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SEA@LAA: Ibanez's milestone homer ties Ted Williams

ANAHEIM -- A rough second inning spelled doom Saturday for Mariners lefty Joe Saunders as Seattle's September spiral continued with a 6-5 defeat to the Angels, but Raul Ibanez put a positive spin on things by hitting a historic home run in the ninth.

Ibanez cut the final margin to one run with his 29th blast of the season, tying him with Ted Williams for the most homers ever by a player age 41 or older. Williams hit 29 for the Red Sox in 1960. It was Ibanez's 300th career home run as well.

"Obviously, Ted Williams is the greatest player that ever lived. I am not," Ibanez said with a smile. "To be in that type of company just means I'm old, I guess, and I've been doing this a long time."

But it also means Ibanez has been extremely productive this year in his return to the Mariners at 41, with his 29 home runs the third-most in his 18-year career.

"What a great accomplishment and for such a great human being," said Mariners manager Eric Wedge. "Everybody is rooting for him, not just here in our dugout, but throughout baseball. For him to take care of himself over the years, he's a caretaker for the game of baseball. That's the best compliment I can give him.

"We had high expectations for him as a teammate and player and person, but he's probably surpassed that, if it's even possible. Individually, you didn't expect him to do what he's done this year. There were times he carried us in the first half, and obviously he's still getting his hits now and still hitting the big ball now and then. It's been a fantastic year for him."

It's been a less-than-fantastic season for the Mariners, however, as the loss was their 11th in the past 13 games. They fell to 2-7 on their final road trip with one game remaining Sunday against the Halos, and now are 67-88 on the season, having lost one more game than they did in all of 2012 with seven more games still to play.

Saunders had only allowed three earned runs in 21 1/3 innings in three prior starts against his former team, but gave up four in the second inning alone as he struggled with his command early.

Saunders recovered to retire 14 of the next 15 batters but wound up falling to 11-16 with a 5.26 ERA on the season after allowing six runs on six hits in seven innings. Saunders struck out a career-high-tying nine batters with two walks while throwing a season-high 125 pitches.

The 32-year-old lefty issued both of his walks in the ill-fated second frame, loading the bases with one out, then saw Grant Green hug a double down the third-base line to bring in three runs. Andrew Romine followed with an RBI single for a 4-0 lead as Saunders threw 39 pitches in the inning.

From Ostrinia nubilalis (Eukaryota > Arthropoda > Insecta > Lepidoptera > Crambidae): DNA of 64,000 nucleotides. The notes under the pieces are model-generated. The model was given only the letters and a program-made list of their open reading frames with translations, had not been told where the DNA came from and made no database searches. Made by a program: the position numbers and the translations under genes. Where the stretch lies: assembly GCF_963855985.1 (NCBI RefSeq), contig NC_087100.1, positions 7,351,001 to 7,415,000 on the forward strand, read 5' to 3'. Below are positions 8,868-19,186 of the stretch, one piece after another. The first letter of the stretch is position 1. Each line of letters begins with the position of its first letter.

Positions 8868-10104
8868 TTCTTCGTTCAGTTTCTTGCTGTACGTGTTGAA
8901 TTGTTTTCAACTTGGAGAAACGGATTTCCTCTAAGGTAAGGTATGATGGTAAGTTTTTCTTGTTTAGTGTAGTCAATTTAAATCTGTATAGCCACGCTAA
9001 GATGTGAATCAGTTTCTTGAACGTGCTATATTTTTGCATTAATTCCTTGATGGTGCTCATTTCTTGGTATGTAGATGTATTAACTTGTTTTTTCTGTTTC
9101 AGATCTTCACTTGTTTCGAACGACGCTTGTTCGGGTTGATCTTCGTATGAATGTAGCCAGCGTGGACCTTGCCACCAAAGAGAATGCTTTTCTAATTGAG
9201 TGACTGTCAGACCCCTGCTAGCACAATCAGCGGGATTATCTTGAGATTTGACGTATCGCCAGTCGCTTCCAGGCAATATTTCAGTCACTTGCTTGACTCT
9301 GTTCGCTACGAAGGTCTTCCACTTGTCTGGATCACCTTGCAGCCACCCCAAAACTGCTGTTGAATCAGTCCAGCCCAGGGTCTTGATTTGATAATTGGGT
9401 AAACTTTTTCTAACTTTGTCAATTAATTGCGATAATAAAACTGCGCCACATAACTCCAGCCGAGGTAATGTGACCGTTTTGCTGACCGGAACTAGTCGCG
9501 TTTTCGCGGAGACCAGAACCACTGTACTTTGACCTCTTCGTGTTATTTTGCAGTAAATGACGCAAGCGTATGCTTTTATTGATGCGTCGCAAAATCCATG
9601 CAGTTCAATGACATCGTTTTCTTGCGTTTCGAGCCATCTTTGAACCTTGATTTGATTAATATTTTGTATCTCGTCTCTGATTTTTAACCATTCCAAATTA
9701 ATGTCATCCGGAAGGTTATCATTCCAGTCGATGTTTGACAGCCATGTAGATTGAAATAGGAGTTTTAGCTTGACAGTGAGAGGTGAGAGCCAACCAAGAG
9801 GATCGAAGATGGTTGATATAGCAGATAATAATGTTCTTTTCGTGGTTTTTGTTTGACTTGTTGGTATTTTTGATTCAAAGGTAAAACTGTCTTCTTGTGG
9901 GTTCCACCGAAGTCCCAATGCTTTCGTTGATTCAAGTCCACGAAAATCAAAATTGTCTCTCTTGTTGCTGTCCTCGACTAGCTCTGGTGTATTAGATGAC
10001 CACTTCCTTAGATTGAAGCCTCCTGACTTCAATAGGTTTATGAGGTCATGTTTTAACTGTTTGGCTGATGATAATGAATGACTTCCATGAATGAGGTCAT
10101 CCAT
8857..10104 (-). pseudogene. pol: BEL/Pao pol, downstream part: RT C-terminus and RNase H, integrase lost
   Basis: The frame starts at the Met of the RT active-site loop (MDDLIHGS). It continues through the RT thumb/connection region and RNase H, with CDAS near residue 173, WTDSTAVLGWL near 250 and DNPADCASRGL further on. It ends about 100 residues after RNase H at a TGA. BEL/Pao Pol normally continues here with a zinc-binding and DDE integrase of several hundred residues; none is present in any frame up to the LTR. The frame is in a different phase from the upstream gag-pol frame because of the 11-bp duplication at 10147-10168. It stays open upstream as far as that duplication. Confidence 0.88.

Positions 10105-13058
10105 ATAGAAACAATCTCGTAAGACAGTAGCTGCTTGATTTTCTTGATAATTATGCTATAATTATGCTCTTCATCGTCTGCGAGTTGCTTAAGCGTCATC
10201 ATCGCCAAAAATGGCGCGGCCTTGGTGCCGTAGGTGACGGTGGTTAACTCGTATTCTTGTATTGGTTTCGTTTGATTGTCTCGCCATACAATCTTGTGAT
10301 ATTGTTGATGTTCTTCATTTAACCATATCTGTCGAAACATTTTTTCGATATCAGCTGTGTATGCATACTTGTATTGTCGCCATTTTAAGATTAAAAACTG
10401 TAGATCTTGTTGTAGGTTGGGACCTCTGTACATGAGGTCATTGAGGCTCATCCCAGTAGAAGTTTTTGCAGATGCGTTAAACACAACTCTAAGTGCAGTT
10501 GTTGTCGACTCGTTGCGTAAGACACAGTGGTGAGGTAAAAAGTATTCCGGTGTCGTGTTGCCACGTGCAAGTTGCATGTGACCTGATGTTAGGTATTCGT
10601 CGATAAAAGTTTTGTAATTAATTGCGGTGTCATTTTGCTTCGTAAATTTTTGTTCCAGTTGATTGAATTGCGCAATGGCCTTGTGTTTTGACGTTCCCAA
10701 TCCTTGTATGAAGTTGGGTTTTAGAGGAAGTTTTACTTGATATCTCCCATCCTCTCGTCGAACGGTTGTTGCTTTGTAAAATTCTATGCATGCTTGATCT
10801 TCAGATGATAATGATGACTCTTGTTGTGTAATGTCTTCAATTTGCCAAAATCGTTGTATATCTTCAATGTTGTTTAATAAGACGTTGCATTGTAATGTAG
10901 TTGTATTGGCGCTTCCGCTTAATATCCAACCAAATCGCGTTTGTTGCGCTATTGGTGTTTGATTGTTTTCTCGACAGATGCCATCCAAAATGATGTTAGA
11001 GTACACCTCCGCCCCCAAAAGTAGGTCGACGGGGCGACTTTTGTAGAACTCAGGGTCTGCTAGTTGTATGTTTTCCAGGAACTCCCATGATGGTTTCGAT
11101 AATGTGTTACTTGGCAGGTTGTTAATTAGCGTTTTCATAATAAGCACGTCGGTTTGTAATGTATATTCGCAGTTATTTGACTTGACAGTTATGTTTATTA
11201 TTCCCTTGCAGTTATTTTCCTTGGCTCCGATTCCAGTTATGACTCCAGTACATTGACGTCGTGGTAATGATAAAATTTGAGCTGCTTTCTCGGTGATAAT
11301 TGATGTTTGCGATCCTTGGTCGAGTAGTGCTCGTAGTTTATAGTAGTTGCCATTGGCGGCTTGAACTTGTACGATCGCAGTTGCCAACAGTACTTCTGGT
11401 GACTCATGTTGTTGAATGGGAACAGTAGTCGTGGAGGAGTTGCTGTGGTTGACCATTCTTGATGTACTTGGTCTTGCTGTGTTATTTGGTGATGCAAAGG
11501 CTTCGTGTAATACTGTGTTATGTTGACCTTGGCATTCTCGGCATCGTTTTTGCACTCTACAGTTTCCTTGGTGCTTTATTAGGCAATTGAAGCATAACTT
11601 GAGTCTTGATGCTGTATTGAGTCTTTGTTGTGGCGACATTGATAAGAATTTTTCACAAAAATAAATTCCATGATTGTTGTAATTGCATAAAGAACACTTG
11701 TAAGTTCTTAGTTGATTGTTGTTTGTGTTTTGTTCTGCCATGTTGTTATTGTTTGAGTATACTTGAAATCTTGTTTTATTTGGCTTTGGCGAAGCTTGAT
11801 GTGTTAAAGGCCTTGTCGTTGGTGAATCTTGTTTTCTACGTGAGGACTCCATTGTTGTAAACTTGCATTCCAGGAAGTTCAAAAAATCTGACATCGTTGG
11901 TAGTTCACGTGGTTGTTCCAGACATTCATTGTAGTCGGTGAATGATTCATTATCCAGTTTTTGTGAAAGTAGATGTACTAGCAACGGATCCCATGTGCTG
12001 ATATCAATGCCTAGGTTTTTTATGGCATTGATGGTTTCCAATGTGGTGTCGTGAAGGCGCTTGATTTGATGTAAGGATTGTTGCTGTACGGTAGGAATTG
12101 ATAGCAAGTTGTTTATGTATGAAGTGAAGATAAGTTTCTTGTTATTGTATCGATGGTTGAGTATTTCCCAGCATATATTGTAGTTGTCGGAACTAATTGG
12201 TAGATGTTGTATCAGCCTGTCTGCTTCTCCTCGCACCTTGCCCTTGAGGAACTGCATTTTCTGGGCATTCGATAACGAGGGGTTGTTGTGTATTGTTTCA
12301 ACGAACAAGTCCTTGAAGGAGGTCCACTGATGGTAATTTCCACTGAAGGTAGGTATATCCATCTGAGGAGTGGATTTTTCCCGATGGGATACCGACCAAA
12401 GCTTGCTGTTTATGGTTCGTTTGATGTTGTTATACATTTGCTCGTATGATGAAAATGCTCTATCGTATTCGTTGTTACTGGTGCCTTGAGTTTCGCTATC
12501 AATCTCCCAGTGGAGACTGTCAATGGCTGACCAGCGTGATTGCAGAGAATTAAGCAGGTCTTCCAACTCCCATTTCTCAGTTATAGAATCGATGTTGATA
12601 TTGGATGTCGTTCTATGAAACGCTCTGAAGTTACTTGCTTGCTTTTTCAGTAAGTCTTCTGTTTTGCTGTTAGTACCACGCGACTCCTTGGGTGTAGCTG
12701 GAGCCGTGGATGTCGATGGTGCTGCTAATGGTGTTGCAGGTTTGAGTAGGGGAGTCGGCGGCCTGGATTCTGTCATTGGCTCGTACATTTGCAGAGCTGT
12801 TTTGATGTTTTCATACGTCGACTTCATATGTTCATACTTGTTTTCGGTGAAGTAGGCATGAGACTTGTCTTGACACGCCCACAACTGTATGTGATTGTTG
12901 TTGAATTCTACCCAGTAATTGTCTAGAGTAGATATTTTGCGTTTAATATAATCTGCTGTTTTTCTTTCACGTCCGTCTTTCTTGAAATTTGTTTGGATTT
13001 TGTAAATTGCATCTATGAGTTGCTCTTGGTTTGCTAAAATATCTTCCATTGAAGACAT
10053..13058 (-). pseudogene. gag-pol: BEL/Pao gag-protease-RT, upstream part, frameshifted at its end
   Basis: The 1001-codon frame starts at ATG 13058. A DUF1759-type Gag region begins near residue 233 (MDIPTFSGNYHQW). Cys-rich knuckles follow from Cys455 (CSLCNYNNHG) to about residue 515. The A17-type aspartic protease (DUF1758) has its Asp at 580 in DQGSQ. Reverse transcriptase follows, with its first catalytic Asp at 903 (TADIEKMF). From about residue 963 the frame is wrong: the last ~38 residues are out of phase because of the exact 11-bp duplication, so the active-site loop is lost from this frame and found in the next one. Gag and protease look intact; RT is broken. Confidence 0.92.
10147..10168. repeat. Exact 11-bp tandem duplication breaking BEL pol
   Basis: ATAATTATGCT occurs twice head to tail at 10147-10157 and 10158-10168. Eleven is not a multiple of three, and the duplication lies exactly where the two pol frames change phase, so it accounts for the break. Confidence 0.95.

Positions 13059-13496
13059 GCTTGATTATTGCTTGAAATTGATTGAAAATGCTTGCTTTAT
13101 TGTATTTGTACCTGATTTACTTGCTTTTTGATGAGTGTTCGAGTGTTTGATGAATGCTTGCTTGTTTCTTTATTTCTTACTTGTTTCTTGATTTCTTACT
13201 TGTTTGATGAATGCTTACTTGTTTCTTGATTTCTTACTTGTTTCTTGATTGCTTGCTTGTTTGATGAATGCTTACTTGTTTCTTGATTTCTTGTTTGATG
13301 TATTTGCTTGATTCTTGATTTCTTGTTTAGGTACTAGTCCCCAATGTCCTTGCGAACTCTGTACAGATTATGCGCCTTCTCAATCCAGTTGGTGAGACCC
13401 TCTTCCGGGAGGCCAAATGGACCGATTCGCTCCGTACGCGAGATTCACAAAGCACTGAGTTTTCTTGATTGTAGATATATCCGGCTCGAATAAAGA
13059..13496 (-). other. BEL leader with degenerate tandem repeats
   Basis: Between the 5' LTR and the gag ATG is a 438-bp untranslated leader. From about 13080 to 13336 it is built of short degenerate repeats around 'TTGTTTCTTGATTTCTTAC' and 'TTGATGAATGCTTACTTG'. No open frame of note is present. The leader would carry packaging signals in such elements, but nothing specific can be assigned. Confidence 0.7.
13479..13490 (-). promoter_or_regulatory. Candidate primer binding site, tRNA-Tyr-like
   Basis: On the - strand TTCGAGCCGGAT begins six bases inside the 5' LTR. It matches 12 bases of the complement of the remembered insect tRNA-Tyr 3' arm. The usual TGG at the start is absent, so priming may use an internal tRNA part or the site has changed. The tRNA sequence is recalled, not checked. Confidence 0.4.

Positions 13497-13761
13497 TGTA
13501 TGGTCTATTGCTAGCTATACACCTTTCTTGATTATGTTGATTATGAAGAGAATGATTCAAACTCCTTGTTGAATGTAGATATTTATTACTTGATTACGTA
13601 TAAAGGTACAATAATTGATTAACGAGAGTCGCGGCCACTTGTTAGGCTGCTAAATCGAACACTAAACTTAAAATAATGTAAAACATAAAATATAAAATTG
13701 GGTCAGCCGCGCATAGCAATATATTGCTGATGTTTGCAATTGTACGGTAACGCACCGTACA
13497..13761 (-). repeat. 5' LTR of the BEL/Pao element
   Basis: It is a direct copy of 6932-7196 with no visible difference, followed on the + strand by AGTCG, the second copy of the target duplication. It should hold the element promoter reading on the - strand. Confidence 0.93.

"It was a battle," Saunders said. "I was making good pitches all day. I don't even know if it was a mistake to Green on the double. It was a 3-2 count and he hit it in the perfect spot. I just tried to minimize damage after that and keep us in the game as long as we could."

Seattle loaded the bases with one out in the third against Jerome Williams, and Kyle Seager pushed home a run with a groundout to first, but that was all the damage mustered against Williams in his 5 2/3 innings.

The Angels tacked on another run against Saunders in the fourth with a solo shot to center by Collin Cowgill to make it 5-1. Cowgill scored another critical run in the seventh when he tripled and stole home as Saunders threw wide of catcher Henry Blanco as Cowgill charged down the line on a squeeze bunt that wasn't needed.

"I knew it was coming," Saunders said. "It was just a matter of when in the count. I had a changeup grip and tried to throw it high so he couldn't bunt it and it just sailed on me and too far outside for Hank to catch it. Another run scored and that ended up being huge."

Shortstop Nick Franklin went 2-for-3 with a walk and right fielder Michael Saunders continued his recent rebound with a double in the fourth in a 1-for-4 night with a walk. Saunders has hit .444 (8-for-18) with five doubles, a triple and four RBIs over the past five games.

Seattle scored its second run in the seventh when reliever Cory Rasmus walked a pair of runners and then balked rookie Abraham Almonte in from third base, and the Mariners added two more in the eighth on an RBI single by Dustin Ackley and sacrifice fly by Almonte.

Ibanez then made things close with his one-out home run before Ernesto Frieri closed out the game for his 36th save.

"Obviously it's a great honor and privilege to be in this situation," Ibanez said. "I feel blessed to be playing this long to get this opportunity. But at the same time, it's really about winning baseball games and tonight we fell short. It would have felt a lot better if we'd have won."

The Angels (76-78) clinched the series with the win and have now gone 8-0-1 in their past nine series and are 21-7 since Aug. 23, a stretch that began with a three-game sweep in Seattle. The Mariners are 8-21 in that same span.

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